coolreader18 wrote: ⤴
Thu Nov 08, 2018 8:56 pm
I've been having this issue for about a week, and it came completely out of the blue. I can't connect to IPv4 addresses at all, and I'm 99% sure that's the definite issue. With the settings I had prior to this problem, I could ping/browse google.com and a few other sites, but nothing else. After a bit and browsing some stackexchange posts I realized that they all had IPv6 addresses, and the sites I couldn't connect to were all IPv4. So after some searching I set up DNS64 and NAT64, but the issue with those is that they are slow
. Google's speed test, which uses its own IPv6, gives me ~50 Mb/s download, while speedtest.net, which only has IPv4 and has to route through DNS64, gets around 2 Mb/s. I don't have this issue when connected via ethernet. In NetworkManager, I have IPv4 disabled for my network, and using TREX's DNS64 server
for the IPv6 tab's DNS (google's DNS64 doesn't work).
something 6 to 4 appears to be working for you... I'd look at fully undoing any local NAT64/DNS64 then try other remote options (besides TREX) since their policy, as read from your link above, states:
TREX policy: Acceptable Usage wrote:The servers are made available as is. Their main intended userbase is Finland. We reserve the right to deny this service if we uncover abuse or malicious activities. We may also limit the NAT64 traffic to less than 100Mbps for the same reason. The maximum acceptable rate of queries to the recursive name servers from a single network is one thousand queries per second or 1000q/s.
unlikely you would have been flagged abusive (although...single network?), however, they may have implemented geo-blocks/restrictions recently that drop your requests if you are not:
TREX policy: About wrote:...Finnish end users as part of a research project in association with the Finnish Future Internet programme and Internet Testbed Finland.
Like trytip's inital response (and having read your replies) I still believe this is a DNS (or more specifically a NAT64 DNS) issue. Please bear with me, Ima Linux noob so offer food for thought, not advice. I also agree with trytip's most recent reply on attempting to do what you do using LM live session to help rule out ISP and remote DNS issues.
Wrapping my head around all this I found this helpful from cloudflare blog:
Translation requires technologies such as NAT64 and DNS64. NAT64 allow IPv6 hosts to communicate with IPv4 servers by creating a NAT-mapping between the IPv6 and the IPv4 address. DNS64 will synthesize AAAA records from A records. DNS64 has some known issues like DNSSEC validation failure (because the DNS server doing the translation is not the owner’s domain server). For service providers, supporting IPv4/IPv6 translation means providing separate IPv4 and IPv6 connectivity thus incurring additional complexity as well as additional operational and administrative costs.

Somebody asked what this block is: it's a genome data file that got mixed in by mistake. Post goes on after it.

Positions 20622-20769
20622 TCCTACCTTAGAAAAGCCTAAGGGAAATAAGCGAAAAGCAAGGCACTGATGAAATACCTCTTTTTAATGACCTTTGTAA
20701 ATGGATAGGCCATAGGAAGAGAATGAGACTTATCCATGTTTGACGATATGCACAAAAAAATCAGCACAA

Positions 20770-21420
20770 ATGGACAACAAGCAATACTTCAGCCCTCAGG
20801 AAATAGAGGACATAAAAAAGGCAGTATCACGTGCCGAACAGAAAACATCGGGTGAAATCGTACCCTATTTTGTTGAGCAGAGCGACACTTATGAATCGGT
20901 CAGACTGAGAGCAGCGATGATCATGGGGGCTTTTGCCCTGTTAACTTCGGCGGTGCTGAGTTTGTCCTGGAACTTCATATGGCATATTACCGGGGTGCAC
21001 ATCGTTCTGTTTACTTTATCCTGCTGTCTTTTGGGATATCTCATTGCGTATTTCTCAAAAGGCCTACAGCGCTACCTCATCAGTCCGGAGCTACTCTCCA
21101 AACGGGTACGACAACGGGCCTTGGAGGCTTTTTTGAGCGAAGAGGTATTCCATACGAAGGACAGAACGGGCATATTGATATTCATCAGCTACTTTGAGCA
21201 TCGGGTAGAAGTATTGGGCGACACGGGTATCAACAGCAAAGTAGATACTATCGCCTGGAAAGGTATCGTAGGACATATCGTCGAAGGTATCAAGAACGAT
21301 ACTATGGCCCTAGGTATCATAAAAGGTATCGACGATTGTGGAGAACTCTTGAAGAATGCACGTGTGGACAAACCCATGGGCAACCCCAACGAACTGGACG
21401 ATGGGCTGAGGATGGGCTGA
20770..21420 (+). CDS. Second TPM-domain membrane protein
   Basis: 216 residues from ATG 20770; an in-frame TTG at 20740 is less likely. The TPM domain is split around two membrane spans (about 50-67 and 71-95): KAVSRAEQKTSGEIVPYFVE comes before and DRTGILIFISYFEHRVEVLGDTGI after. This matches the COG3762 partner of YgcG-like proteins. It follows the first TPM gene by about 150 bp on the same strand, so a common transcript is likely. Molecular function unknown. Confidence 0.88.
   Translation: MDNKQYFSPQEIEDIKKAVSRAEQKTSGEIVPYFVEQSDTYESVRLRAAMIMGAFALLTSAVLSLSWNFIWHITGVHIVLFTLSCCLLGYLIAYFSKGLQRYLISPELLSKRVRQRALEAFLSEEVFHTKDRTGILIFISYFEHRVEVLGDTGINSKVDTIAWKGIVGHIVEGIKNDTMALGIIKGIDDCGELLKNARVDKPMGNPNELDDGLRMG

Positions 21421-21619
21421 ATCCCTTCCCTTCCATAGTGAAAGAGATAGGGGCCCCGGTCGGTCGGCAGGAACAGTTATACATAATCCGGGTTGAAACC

my first step would be to make sure DNSSEC is disabled if you find you require DNS64 (which you "shouldn't" if the DNS server is IPv6, leaving NAT64 still a potential problem), those validation failures may be causing issue.
then I'd remove TREX from the equation, at least to test things are working at your PC. try Cloudflare IPv6 DNS
(their DNS address info from that page since IPv4 resolving is not working
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The addresses of 188.8.131.52 are:
if that doesn't change anything then I'd consider blocking IPv4 "system wide", to rule out resolve timeouts due to something weird going on between IPv4&6 on your PC. A good discussion on that can be found here: Security flaw found in systemd
(translate disabling IPv6 methods into IPv4 info you want)
first device listed in the ifconfig output? is this a docker.com app created virtual adapter that you run DNS64 or something else from?
Also curious about where you mentioned putting the cloudflare and google IPv4 DNS entries on a disabled IPv4 system?
(as well I do not think your assessment of
command in terminal returning appropriate IPv4 address demonstrates DNS works for your system by showing you an IPv4 result. Although I could be wrong, as I block IPv6 everywhere I can, system wide, and always get error from host lookup, as seen here:
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~$ host google.com
google.com has address 184.108.40.206
google.com host information "AAAA queries have been locally blocked by dnscrypt-proxy" "Set block_ipv6 to false to disable this feature"
however, I can open google.com via IP address direct
in browser address bar. I cannot ping in terminal nor directly open IPv6 addresses in browser as entire system is IPv6 disabled.
When I run test at test-ipv6
anything regarding IPv6 results show Fail and I would expect yours to return all as good and especially IPv6 info (NAT64 I believe will respond to test with IPv4 info?). It may be worth your while to reenable IPv4 to run this test fully, they provide a lot of details and information on the tests, even formatting the FAQs to include your info.
(edit 1 for typos and clarification
(edit 2 to add APNIC NAT64 check